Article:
Ensure your system does not use more than one Network Interface Card (NIC) with a name based on the prefix used by the kernel (
eth). For instructions on how to migrate to another naming scheme before an in-place upgrade to RHEL 8, see How to perform an in-place upgrade to RHEL 8 when using kernel NIC names on RHEL 7.
- Ensure you have a full system backup or a virtual machine snapshot. You should be able to get your system to the pre-upgrade state if you follow standard disaster recovery procedures within your environment. For example, you can use the Relax-and-Recover (ReaR) utility. For more information, see the ReaR documentation and What is Relax and Recover (ReaR) and how can I use it for disaster recovery?. Alternatively, you can use LVM snapshots, or RAID splitting. In case of upgrading a virtual machine, you can create a snapshot of the whole VM.
Chapter 3. Reviewing the pre-upgrade report
To assess upgradability of your system, start the pre-upgrade process by the
leapp preupgrade command. During this phase, the
Leapp utility collects data about the system, assesses upgradability, and generates a pre-upgrade report.
The pre-upgrade report is available both in the
/var/log/leapp/leapp-report.txt file and in the web console. The report summarizes potential problems and proposes recommended solutions. The report also helps you decide whether it is possible or advisable to proceed with the upgrade.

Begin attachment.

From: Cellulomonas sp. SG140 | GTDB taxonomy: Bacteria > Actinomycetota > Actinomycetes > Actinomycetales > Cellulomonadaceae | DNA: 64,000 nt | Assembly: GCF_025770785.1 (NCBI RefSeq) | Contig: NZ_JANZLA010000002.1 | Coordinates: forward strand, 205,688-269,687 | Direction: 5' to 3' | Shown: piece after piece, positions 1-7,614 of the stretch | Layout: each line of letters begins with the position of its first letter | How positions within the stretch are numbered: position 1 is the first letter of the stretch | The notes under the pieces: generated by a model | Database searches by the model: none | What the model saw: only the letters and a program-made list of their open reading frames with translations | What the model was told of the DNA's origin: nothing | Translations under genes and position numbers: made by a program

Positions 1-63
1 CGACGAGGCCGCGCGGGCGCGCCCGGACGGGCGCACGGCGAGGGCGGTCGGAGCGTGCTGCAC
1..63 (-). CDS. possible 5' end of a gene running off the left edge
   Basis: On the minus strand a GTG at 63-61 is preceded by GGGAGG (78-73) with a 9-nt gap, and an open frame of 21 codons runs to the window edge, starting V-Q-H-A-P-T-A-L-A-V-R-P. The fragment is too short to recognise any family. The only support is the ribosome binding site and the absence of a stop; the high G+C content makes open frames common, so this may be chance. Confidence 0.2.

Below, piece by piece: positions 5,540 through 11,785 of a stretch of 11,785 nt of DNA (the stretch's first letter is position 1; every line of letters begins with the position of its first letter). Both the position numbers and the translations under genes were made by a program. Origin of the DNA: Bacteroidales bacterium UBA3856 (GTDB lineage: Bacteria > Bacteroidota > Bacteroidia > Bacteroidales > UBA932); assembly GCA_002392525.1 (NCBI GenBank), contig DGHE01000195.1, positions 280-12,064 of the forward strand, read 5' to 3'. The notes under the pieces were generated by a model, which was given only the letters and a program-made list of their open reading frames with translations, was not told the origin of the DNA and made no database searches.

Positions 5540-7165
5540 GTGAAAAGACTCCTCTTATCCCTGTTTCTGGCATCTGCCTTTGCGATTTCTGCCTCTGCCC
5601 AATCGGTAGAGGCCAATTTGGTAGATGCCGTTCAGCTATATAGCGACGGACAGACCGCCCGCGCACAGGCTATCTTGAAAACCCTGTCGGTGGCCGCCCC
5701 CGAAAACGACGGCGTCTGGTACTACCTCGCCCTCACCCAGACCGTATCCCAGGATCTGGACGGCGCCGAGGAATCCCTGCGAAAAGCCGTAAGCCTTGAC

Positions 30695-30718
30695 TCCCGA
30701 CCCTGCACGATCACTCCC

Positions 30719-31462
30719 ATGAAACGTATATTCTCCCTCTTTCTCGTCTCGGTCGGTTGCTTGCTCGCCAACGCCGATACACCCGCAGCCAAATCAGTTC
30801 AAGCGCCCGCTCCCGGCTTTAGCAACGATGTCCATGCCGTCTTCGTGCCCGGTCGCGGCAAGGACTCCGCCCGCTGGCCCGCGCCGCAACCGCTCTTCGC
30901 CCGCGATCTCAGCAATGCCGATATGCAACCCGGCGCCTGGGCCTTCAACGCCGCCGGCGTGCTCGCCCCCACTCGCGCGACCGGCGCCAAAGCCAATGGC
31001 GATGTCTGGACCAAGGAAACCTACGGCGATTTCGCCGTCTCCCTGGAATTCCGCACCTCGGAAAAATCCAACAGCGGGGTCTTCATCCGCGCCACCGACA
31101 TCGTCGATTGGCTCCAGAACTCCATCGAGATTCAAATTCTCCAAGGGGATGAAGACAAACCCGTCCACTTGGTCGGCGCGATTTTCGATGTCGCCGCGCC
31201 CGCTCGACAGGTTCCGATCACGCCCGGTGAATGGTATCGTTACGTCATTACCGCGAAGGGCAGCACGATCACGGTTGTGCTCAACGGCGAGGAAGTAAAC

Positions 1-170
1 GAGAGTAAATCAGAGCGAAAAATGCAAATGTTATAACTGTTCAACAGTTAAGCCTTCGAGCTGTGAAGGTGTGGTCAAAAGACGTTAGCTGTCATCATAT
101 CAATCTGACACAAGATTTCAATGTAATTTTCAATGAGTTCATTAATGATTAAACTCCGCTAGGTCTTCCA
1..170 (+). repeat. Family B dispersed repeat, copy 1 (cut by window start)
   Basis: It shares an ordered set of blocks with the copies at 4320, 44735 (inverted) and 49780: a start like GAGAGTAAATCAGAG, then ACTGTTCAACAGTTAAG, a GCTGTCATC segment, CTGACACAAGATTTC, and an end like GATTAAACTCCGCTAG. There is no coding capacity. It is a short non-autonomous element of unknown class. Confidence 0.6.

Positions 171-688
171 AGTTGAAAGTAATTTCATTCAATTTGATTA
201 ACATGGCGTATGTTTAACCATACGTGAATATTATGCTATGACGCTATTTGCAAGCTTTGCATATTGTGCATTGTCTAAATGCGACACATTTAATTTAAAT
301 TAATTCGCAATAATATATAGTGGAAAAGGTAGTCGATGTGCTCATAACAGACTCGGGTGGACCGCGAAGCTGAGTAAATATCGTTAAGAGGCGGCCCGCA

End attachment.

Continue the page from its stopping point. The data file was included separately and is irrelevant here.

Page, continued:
You have two options when assessing upgradability in the pre-upgrade phase:
Review the pre-upgrade report in the generated
leapp-report.txtfile and manually resolve reported problems using the command-line interface.
- Use the web console to review the report, apply automated remediations where available, and fix remaining problems using the suggested remediation hints.
During the pre-upgrade phase,
Leapp neither simulates the whole in-place upgrade process nor downloads all RPM packages.
Reviewing a pre-upgrade report is useful also if you decide or need to redeploy a RHEL 8 system without the in-place upgrade process.
3.1. Assessing upgradability from the command line
This procedure describes how to identify potential upgrade problems during the pre-upgrade phase using the command-line interface.
- The steps listed in Chapter 2, Preparing a RHEL 7 system for the upgrade have been completed.